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Welcome to the Mito Lab.


"We walk, We talk, We dream MITO..."


You have reached the faculty research laboratory page of Kasturi Mitra, Ph.D.

Lab Focus

Towards understanding the structure-function relationship of mitochondria in health and disease                                

Mitochondria are the cellular organelles that became the seat of energy production and intermediary metabolism during the course of evolution of eukaryotic cells. They are also crucial players in redox balance, calcium homeostasis, lipid modification and regulation of cell death in various developmental contexts. In various cells mitochondrial structure has been found to be dynamic. They exist in different inter-convertible forms resulting from fission-fusion events between individual mitochondria, significance of which is far from clear. Our long term interest lies in understanding the structure-function relationship of these multifunctional organelles. Currently, we are focused in understanding the significance of mitochondrial dynamism in cell proliferation and differentiation. A set of proteins that govern either fusion or fission of mitochondrial inner and outer membranes have been characterized and it is their activities that decide the steady state mitochondrial morphology in a cell; when fission dominates mitochondria remain as small fragmented elements and when fusion dominates mitochondria remain coalesced into larger hyperfused forms. In mitotic cells the key cell cycle regulators modulate mitochondrial morphology during progression through a mitotic cycle cell cycle, which in turn modulates cell cycle (Figure). We use various kinds of biochemical, cell biological, microscopy and genetic tools to understand if the mitochondrial fission-fusion proteins can regulate cell proliferation, deregulation of which could initiate or maintain tumorigenic processes.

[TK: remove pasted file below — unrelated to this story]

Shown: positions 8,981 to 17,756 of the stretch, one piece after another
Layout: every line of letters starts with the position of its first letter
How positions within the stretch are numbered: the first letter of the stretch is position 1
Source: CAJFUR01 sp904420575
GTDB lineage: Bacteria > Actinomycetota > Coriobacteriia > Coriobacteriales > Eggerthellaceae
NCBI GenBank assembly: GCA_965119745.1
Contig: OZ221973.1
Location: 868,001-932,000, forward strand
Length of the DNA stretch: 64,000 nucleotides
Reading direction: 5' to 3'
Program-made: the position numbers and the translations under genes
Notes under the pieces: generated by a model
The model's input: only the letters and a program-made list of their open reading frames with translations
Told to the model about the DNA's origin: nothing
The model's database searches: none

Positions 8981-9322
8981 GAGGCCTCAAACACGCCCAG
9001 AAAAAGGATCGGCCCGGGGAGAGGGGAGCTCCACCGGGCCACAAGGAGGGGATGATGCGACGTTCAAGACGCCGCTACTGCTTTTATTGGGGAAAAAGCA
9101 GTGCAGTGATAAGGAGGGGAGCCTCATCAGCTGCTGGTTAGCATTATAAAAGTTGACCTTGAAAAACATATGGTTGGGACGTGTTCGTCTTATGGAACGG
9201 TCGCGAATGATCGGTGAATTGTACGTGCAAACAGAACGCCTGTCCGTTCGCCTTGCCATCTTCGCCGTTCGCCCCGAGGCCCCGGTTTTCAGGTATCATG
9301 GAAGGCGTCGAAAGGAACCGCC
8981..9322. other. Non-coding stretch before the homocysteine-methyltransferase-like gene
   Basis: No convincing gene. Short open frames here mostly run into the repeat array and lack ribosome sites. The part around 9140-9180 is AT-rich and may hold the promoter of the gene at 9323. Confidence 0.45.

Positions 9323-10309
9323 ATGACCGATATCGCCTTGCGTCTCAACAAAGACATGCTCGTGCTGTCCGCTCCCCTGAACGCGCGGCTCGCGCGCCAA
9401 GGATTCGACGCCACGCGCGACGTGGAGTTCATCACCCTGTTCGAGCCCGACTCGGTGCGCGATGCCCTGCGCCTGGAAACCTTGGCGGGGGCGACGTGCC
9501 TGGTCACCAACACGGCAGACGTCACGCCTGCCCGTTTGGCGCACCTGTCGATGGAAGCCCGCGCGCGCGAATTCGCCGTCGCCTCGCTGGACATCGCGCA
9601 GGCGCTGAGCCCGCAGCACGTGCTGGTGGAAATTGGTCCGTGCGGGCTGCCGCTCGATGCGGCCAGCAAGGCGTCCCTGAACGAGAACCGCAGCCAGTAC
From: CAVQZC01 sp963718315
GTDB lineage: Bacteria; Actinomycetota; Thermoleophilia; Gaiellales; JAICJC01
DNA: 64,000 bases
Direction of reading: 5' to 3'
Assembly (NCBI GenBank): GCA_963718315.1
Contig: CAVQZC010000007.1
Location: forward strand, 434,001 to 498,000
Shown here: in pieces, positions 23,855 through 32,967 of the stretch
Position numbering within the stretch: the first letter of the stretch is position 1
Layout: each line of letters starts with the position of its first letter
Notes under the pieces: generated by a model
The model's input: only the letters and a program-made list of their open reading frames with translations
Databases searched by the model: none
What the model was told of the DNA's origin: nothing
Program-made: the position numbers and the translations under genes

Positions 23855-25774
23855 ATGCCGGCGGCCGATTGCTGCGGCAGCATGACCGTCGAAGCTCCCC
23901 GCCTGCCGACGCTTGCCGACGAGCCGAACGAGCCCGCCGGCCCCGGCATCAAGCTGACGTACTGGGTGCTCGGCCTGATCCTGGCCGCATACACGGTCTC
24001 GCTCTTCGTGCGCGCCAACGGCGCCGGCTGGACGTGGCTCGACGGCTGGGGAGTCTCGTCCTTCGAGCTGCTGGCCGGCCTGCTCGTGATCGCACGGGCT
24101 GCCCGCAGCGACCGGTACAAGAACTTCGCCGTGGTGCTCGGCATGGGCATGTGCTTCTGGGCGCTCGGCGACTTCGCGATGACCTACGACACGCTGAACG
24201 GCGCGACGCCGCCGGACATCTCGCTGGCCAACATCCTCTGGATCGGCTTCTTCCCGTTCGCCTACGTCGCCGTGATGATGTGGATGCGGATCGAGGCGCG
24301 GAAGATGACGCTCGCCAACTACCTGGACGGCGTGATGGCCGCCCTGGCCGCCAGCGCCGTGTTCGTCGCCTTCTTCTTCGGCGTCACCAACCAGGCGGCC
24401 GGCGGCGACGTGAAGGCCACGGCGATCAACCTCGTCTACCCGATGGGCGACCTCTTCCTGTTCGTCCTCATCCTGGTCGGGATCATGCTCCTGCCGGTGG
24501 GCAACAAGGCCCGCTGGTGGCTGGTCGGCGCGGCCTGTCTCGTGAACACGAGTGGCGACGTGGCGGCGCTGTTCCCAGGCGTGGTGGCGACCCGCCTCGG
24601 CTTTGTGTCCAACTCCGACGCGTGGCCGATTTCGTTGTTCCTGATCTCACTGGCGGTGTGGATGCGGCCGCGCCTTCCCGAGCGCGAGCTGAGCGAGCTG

Model Systems

  1. Mammalian cells including cancer cells from various human tumors. 

  2. Drosophila melanogaster

Ongoing Projects

  1. Regulation of Cyclin E by mitochondria

  2. Involvement of DRP1 driven mitochondrial fission in establishing tumor heterogeneity in epithelial ovarian cancer

  3. Role of DRP1 driven mitochondrial fission in ovarian epithelial cell layer development

  4. Effect of high sugar diet on cell proliferation in the absence of DRP1

  5. Real time effect of mitochondrial fission and fusion on energetics


Laboratory protocols will be shared soon. In the meantime, protocols related to our publications can be obtained by contacting us.

Tools and Methods

  1. High resolution confocal microscopy of fixed and live cells and tissues (ex vivo)

  2. Mitochondrial biochemistry

  3.  Drosophila genetics